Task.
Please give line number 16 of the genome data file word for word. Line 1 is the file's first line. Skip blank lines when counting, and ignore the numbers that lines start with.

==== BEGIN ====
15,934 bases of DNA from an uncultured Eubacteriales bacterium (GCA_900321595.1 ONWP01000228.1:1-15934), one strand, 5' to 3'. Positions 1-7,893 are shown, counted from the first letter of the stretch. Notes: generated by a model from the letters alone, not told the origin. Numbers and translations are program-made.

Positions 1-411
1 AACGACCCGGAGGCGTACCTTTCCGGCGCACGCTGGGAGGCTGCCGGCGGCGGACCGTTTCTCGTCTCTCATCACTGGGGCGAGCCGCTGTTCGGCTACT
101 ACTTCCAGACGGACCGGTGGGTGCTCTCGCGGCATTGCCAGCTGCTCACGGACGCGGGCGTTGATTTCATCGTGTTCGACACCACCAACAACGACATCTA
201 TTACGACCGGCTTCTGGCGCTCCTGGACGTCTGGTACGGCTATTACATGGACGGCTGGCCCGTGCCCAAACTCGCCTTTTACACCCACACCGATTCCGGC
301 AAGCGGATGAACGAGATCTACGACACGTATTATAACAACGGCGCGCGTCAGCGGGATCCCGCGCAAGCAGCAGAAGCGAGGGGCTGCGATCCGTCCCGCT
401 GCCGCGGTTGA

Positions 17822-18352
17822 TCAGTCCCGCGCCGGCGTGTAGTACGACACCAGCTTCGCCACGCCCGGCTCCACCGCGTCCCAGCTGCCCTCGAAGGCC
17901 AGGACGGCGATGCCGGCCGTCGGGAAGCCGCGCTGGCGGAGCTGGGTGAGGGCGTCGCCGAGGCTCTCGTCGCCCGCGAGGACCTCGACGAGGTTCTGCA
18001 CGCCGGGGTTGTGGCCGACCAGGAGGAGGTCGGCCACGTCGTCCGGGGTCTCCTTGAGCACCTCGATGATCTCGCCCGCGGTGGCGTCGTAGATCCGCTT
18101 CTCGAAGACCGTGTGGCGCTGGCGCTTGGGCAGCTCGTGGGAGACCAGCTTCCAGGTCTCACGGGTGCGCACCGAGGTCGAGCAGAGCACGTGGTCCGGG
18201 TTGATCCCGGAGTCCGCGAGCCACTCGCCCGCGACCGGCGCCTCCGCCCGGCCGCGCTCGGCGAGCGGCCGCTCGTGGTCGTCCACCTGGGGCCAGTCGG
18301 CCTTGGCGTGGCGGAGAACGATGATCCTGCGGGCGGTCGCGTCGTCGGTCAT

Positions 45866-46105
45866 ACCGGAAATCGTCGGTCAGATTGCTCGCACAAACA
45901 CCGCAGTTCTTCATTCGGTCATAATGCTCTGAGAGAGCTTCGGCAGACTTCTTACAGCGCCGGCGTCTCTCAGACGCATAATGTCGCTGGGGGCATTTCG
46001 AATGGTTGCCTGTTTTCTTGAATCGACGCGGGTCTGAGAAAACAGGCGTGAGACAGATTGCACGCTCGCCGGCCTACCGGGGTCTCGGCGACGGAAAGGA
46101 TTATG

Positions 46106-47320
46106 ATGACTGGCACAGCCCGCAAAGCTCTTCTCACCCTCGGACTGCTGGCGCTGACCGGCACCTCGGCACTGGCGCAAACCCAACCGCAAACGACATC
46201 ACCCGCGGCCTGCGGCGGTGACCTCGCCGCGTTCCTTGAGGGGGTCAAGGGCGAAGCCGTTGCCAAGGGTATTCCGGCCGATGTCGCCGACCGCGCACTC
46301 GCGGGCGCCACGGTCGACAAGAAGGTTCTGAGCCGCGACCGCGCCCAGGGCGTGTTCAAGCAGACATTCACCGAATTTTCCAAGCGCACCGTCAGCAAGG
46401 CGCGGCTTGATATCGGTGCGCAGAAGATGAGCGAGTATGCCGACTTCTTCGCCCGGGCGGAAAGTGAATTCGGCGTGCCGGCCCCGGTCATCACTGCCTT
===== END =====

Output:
45866 ACCGGAAATCGTCGGTCAGATTGCTCGCACAAACA